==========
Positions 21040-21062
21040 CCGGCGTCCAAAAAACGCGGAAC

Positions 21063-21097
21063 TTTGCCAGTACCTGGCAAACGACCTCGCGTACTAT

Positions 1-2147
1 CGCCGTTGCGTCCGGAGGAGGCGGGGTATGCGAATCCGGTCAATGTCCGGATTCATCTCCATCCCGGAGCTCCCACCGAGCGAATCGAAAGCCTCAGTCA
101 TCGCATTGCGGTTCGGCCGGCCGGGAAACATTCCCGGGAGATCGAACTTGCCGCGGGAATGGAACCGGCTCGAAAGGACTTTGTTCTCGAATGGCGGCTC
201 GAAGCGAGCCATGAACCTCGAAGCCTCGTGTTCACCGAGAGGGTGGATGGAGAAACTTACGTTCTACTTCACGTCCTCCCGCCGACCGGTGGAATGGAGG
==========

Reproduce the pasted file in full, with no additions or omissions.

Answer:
Positions 21040-21062
21040 CCGGCGTCCAAAAAACGCGGAAC

Positions 21063-21097
21063 TTTGCCAGTACCTGGCAAACGACCTCGCGTACTAT

Positions 1-2147
1 CGCCGTTGCGTCCGGAGGAGGCGGGGTATGCGAATCCGGTCAATGTCCGGATTCATCTCCATCCCGGAGCTCCCACCGAGCGAATCGAAAGCCTCAGTCA
101 TCGCATTGCGGTTCGGCCGGCCGGGAAACATTCCCGGGAGATCGAACTTGCCGCGGGAATGGAACCGGCTCGAAAGGACTTTGTTCTCGAATGGCGGCTC
201 GAAGCGAGCCATGAACCTCGAAGCCTCGTGTTCACCGAGAGGGTGGATGGAGAAACTTACGTTCTACTTCACGTCCTCCCGCCGACCGGTGGAATGGAGG